It would be more accurate to say that anything that brings down consumption to these levels will reduce operating costs and future infrastructure expenses.  Since enforcing sprinkling restrictions, as shown above, is a more effective and less costly way of cutting demand, it makes more sense to try that first.  
 
The city has also stated that lowering consumption will "Reduce the cost...to treat the used water at our wastewater treatment plant."  Neither installing water meters nor enforcing sprinkling regulations will have any significant impact on the amount of sewage solids going to a treatment facility.  You can, however, reduce the amount of water that is used to deliver the sewage if people switch to more efficient toilets, washing machines and shower heads, the three biggest users of indoor water.  Programs that help people make these improvements have been very successful and don't require water meters.  If we want to further reduce the amount of water we pump and reduce the amount of waste water going through the sewage treatment plant, it would make more sense to spend part of the $1.3 million helping people make these improvements.  
3. The city and many residents assert that user pay is a fairer way to fund services than the current flat rate.  This is a reasonable position, and many services such as natural gas and electricity are measured and billed on the basis of amount consumed.  
 
Other services such as health care and education are not.  There are many people who have paid school taxes all their lives, but have never had children in school.  As a society, we have decided that education is important and the cost should be shared by everyone.  The same is true of health care.  If you haven't used the medical system, you still contribute to the cost of running it.  And if your family experiences very high medical needs at some point, your rates aren't increased to penalize you for using the system.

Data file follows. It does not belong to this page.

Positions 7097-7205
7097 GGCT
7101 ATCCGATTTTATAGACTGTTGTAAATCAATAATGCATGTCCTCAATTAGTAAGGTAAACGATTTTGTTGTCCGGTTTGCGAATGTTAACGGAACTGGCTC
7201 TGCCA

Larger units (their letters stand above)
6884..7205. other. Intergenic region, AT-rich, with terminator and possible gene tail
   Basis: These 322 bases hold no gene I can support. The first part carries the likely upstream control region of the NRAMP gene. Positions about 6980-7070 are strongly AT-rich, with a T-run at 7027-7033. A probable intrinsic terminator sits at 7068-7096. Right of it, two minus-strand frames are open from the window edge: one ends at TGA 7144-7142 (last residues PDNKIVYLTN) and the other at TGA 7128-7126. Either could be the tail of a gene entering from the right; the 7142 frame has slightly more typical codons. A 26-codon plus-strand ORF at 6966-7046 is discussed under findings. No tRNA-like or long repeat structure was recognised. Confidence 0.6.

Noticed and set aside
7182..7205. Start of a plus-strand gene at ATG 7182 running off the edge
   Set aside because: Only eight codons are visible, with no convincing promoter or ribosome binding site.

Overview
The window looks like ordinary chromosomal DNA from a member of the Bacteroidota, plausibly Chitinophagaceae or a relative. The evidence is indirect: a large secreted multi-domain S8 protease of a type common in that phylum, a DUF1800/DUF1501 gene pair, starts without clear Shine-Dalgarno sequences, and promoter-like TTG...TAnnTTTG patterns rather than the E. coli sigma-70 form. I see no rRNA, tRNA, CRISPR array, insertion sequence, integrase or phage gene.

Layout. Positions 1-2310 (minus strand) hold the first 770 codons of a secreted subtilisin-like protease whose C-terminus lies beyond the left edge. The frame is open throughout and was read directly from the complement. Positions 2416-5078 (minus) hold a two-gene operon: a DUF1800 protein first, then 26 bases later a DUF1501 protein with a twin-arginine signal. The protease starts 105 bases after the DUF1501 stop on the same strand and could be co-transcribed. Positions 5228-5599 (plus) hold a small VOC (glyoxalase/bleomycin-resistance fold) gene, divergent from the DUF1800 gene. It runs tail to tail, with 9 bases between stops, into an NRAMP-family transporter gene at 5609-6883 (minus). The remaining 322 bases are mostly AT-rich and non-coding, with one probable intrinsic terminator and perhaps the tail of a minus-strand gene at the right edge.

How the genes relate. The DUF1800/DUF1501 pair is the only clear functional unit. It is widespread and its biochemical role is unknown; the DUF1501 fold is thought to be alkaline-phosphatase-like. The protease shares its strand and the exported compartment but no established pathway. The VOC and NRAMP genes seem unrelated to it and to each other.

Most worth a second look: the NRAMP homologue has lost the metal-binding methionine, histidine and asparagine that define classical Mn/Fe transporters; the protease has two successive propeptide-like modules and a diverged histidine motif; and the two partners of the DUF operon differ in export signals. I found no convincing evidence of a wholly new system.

In the end there is no right or wrong or perfect way to pay for the services we need.  Communities make these decisions based on their values.  
 
Nevertheless, if most of us agree that it is important to reduce water usage and we recognize people's concerns about fairness, there may be a way forward that can come closer to meeting these goals than the current plan.  
Urban Systems reported  in their study that the Greater Vancouver Regional District considered installing residential meters and decided it didn't make financial sense.  Despite this decision, as Grand Forks has noted on their website, Richmond, which is in the GVRD, chose to give residents the choice of installing meters.  Seventy per cent of the residents chose to install meters and 87 per cent of those who did were able to reduce their bills.  People who didn’t want meters could remain on a flat rate.
There is nothing to stop this council or the new council that will be elected, from following Richmond's lead and giving residents a choice to decline meters or remove them.  
 
Despite our disagreement with council's decision on this issue, we believe that council and staff have genuinely tried to find the best solutions they can for our city.  It may be that we need to look at new ways of decision making that are more inclusive and collaborative.  Alternate Dispute Resolution is being used successfully by many utilities, including the BC Utilities Commission, to achieve decisions that incorporate the needs and concerns of all stakeholders.
 
Richard Tarnoff
Alf Enns
Kathy O’Toole
Kathy Enns